When filming in 360°, you can throw traditional storytelling techniques out the window. Shooting in 360° forces you to approach filmmaking in a new way, to ask yourself what a story is at its core, and to question how and why a story needs to be told in this new medium.
Here are five ways shooting in 360° challenges you to tap into its potential and rethink video storytelling:
1. You can’t control the viewer’s gaze.
Since a 360° camera films every angle of a scene, you can’t direct the camera at one main action, making it difficult to control where the viewer looks. And there’s no constructing a scene with wide-shots and close-ups. Because of the limitations placed on directing, it’s easy for the viewer to miss the action, especially if the action is only happening in one angle of the video. However, as 360° audio gets better, it will be easier to give audio clues for where you want the viewer to look. In the meantime, video creators face the challenge of keeping the viewer’s focus on the story. In this video by Red Bull TV for example, the filmmaker’s solution is to provide viewing instructions in the form of graffiti on the walls of a building.
2. 360° video prevents filmmaker bias.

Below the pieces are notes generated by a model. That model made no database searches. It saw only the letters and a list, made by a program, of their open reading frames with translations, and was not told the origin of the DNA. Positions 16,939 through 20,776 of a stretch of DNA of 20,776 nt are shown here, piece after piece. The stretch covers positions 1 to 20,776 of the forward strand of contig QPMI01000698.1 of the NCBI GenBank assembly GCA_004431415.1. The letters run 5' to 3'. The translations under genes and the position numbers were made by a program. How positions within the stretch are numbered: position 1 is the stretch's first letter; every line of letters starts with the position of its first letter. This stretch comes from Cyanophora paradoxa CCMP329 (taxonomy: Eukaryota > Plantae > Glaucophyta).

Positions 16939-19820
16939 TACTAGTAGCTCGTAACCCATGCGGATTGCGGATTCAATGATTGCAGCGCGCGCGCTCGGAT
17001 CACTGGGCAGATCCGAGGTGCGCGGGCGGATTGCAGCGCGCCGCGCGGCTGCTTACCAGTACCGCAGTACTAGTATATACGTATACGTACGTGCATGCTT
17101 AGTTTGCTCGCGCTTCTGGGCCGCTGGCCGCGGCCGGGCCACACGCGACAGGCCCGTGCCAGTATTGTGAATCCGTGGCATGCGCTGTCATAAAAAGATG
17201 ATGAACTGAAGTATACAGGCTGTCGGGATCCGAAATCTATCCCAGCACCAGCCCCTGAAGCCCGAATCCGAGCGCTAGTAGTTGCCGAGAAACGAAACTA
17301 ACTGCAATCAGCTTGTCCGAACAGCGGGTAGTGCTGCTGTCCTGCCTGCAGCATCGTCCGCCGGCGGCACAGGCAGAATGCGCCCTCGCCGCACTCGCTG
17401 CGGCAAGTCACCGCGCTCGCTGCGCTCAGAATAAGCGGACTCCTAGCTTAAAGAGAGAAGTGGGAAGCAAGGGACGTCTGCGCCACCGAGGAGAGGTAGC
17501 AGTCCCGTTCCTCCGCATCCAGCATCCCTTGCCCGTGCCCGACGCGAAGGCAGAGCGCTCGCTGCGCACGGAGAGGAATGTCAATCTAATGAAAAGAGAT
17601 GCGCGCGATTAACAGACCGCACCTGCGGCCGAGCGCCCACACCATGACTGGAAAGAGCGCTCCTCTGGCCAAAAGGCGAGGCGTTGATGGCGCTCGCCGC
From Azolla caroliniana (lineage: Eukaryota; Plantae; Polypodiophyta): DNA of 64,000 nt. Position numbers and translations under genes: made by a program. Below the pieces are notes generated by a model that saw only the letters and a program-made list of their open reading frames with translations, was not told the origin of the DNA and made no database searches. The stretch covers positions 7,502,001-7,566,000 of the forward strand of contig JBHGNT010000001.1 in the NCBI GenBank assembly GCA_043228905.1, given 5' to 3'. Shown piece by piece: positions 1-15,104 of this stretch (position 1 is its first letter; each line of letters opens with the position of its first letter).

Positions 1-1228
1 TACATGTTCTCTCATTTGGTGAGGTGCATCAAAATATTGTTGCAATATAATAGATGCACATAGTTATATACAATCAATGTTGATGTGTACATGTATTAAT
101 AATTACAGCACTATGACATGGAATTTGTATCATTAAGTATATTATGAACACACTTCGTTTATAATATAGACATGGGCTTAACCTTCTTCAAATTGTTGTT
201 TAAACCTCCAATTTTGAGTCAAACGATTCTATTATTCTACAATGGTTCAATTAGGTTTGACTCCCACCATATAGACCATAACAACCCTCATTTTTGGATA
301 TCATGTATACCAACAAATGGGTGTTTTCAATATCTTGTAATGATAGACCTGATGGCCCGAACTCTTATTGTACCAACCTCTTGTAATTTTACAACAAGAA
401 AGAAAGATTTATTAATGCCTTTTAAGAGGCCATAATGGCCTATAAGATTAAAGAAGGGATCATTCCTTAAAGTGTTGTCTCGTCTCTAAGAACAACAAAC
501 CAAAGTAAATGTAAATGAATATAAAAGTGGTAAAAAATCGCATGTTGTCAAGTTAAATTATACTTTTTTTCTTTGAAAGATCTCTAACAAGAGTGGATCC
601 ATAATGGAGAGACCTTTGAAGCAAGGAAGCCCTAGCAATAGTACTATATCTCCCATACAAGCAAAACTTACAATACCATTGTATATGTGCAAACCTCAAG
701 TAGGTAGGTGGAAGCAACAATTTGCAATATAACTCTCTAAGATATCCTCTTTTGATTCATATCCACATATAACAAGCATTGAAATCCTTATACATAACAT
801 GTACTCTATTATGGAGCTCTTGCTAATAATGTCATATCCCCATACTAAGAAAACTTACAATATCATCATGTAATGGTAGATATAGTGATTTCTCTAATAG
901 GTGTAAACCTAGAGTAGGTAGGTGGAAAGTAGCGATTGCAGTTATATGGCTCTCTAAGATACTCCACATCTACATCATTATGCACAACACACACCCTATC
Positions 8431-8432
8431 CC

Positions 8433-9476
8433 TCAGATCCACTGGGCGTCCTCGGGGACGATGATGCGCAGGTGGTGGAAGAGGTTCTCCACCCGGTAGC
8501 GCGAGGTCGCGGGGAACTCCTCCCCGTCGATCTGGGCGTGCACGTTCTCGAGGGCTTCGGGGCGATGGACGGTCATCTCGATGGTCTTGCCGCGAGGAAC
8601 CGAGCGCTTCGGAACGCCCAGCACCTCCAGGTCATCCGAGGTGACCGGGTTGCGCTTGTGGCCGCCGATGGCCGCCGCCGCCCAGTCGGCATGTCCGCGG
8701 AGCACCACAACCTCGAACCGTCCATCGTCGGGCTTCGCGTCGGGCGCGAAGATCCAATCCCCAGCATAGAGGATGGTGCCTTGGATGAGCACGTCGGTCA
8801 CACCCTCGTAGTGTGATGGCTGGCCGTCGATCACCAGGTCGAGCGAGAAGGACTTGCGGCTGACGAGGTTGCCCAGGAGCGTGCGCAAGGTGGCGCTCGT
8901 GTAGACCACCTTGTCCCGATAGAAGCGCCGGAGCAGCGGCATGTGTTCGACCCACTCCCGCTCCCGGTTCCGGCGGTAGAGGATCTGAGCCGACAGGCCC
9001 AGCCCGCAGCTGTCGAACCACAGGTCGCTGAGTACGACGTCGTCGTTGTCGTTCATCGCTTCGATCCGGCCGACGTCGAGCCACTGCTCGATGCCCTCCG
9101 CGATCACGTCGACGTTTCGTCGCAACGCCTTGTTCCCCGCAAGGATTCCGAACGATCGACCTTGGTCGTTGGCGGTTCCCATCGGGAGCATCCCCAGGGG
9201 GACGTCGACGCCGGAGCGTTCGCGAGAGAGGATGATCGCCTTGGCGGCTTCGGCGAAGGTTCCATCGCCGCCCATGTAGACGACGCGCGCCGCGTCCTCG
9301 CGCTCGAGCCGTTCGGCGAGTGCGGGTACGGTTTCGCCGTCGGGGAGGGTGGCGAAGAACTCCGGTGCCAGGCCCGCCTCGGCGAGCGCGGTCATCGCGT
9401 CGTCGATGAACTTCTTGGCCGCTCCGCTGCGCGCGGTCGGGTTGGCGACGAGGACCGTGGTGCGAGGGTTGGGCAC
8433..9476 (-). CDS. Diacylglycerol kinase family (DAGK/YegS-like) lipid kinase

There’s been a lot of interest in 360° video in journalism because it presumably removes bias and helps maintain objectivity. Journalism, by definition, is meant to be objective and tell the facts, which is exactly what 360° videos do. When telling a story with 360° video, you can’t cut between scenes too fast, you can’t move the camera around too much, and it’s hard to edit within a scene without disorienting the viewer. Most creators place their camera on a tripod in the middle of the action. This lack of movement and editing between scenes makes it harder to inject bias into the story.
3. 360° videos can be more engaging and memorable than regular video.
There is some evidence that 360° video is a more powerful medium for inspiring empathy in viewers. They allow viewers to experience a moment vicariously through the eyes of a story’s protagonist. This allows creators to truly affect their audience – the stronger the connection a viewer has to a story, the more memorable it becomes. One of the first 360° videos to demonstrate this is The Displaced, a New York Times’ documentary that follows three child refugees fleeing their homes. Viewers report feeling more empathy for the children because the story feels raw and real, as if they were there struggling along with them.
4. Your audience isn’t just viewing – they’re experiencing.
Like a Choose Your Own Adventure book, each viewer experiences the story somewhat differently as if it were first-hand. Your vision for the story may not align with your viewers’ subjective experiences while seeing the video.
5. Linear plotlines don’t always work in 360°.
Video creators often rely on linear plotlines to advance a story and direct the viewer’s gaze. However, since 360° videos are difficult to direct and the viewer can look wherever they want, you have to find new ways to move your story forward. It is that lack of direction, though, that makes 360° so much more immersive. In The Displaced, telling the story in 360° helps the viewer identify with the children’s plight, creating a more palpable sense of empathy than had the story been told linearly in regular video.